Despite a gradual decline from the peak of 2014, non-performing loans remain an important problem in several Eurozone countries. Furthermore, the economic implications of the Covid-19 pandemic may undermine the result of the deleveraging of NPEs that began in 2015 which produced a steady reduction in the stock of non-performing loans in the euro area and translated into a significant increase in the share of defaulting loans.
The interconnections between non-performing loans, the banking sector and the overall macroeconomic system suggest that an increase in NPEs has a negative effect on GDP growth, depresses bank credit and leads to a decline in residential property prices. Therefore, we can understand the importance of adopting economic measures associated with structural prudential policies that address the resolution of the problem of non-performing loans1.
In the period preceding the pandemic, the reduction in non-performing loans had allowed market operators to focus their attention on UTPs (here for more information), the economic situation following the Covid-19 emergency led to total uncertainty about the evolution of the market in the years to come, with forecasts of a probable increase in the total volume of exposures (NPE), both non-performing and unlikely to pay (UTP), due to the new flows of NPEs arriving, whose volume can be hypothesized to be between 80/100 billion in the next 24/30 months.2
The public support measures (moratoriums on outstanding loans, freezing of layoffs and guaranteed loans) have had an important role in containing credit risk throughout 2020 and in the first part of 2021, avoiding a possible credit crunch and slowing down the issuance of NPLs, with an NPE ratio below the 5% threshold as required by the ECB. In 2022, with the end of the moratoriums, a default rate of 3% is expected (up from 1.4% in 2021)3 with a stock of UTPs that will be higher than that of NPLs and with NPE flows that will come mainly from the small and medium-sized enterprises belonging to the sectors most affected by the crisis.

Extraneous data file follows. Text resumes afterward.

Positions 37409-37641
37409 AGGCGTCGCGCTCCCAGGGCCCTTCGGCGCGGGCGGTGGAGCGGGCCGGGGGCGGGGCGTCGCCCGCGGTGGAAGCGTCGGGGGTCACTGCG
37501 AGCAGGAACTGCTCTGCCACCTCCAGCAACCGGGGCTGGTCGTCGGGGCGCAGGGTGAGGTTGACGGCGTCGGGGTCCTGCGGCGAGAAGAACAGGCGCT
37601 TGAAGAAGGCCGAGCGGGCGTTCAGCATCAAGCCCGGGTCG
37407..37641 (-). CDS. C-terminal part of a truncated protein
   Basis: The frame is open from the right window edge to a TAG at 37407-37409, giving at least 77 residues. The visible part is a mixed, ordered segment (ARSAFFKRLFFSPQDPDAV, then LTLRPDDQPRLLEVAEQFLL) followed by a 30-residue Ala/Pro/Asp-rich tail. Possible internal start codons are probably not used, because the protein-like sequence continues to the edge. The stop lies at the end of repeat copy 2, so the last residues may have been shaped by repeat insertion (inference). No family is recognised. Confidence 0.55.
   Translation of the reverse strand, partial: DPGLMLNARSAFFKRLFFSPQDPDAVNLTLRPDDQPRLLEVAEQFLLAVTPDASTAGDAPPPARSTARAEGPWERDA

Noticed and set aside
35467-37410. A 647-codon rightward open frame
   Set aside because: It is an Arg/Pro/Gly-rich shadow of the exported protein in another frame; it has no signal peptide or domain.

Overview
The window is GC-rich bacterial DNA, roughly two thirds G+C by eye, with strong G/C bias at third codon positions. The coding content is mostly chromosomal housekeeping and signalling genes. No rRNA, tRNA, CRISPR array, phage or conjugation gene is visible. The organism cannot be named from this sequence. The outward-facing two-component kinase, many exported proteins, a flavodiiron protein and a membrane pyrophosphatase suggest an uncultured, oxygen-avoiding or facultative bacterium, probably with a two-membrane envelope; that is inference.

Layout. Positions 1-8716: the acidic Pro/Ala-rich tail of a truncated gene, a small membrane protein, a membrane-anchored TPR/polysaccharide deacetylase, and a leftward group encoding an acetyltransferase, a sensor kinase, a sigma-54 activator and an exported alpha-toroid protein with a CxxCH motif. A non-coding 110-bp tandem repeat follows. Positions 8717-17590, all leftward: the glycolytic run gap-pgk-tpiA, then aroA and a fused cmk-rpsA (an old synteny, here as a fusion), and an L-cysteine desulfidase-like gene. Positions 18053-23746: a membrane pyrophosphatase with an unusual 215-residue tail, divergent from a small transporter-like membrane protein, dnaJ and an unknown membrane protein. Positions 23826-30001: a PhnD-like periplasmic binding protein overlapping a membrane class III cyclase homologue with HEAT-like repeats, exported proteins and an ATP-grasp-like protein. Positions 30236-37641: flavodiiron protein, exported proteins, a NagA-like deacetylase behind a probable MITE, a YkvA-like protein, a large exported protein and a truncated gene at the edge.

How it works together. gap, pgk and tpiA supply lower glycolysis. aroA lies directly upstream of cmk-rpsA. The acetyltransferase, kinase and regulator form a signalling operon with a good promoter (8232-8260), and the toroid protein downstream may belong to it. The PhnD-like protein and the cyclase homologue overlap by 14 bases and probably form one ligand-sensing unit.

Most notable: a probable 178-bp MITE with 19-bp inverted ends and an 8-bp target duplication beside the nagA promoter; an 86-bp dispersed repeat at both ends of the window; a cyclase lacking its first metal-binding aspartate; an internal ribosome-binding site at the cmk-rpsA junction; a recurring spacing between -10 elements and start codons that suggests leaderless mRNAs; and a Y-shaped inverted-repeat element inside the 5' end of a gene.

Bank consolidation, calendar provisioning and ECB guidelines will oblige banks to continue their deleveraging strategy, also with the support of the one-year extension of the GACS which will bring about 7 billion of new guaranteed transactions for a total amount of 94 billion of securitized portfolios from 2016 to today.
Article by Augusto Vassallo, Ufficio Studi e Reporting (Studies and Reporting Office), Morning Capital
Notes and sources
1 (source: SUERF Policy Note Issue No. 185, July 2020)
2 (source: PWC - The Italian NPL Market – 07/2021)
3(source: Market Watch NPL – Banca Ifis)
- NPL (non-performing loans)
- NPE (non-performing exposures) - Loans from banks (mortgages, funding, loans) that debtors are no longer able to repay regularly o totally. In practice, these are loans from banks whose collection is uncertain both in terms of compliance with the deadline and of the amount of capital exposures. NPEs fall into three subclasses:
- Bad Loans - In the category of bad loans, the most serious for the bank, converge all receivables which the bank has from debtors who are in a state of insolvency or in essentially similar situations, regardless of any loss forecasts formulated by the bank. This insolvency state need not be established.
- Unlikely to Pay (UTPs) - These are exposures which the bank deems that a full fulfillment by the debtor is unlikely without recourse to actions such as the enforcement of guarantees. When we talk about non-fulfillments, we refer either to principal or to interest (or to both).
- Past due and/or overdue impaired exposures (Past Dues) - Past due and/or overdue impaired exposures are exposures (other than those classified as bad loans or probable defaults) which are either overdue or have exceeded credit limits for over 90 days and are beyond a predefined relevance threshold.
- Performing loans – Are the exposures that the bank considers solvent, that is, that will be able to be repaid according to the established methods agreed upon with the financial institution.
- Forborne exposures - These are loans, not necessarily non-performing, subject to forbearance by the lender, which constitute a modification to the original contractual conditions of the credit line (e.g. extension of the amortization period of the loan or reduction of the interest rate).
- Forborne performing exposures - They concern performing (in bonis) customers with no financial difficulty
- Non-performing exposures with forbearance measures - Impaired exposures subject to forbearance.
- Calendar provisioning - It refers to a set of rules set by European subjects on the capital requirements of banks, introduced with the aim of improving the quality of banks' assets by determining the minimum levels of prudential provisions that must be held by banks.
- NPE ratio – It is an indicator used by the Supervisory Authorities to monitor the credit risk of banking institutions; it corresponds to the ratio between non-performing loans (NPEs) and loans granted.
- GACS (Guarantee on Securitization of Bad Loans) – A type of credit enhancement aimed at reducing the risk for the investor. Italian Decree-Law No. 18 of February 14, 2016 provides that the Ministry of Economy and Finance may grant a state guarantee for the repayment of principal and interest on securities issued through securitization transactions.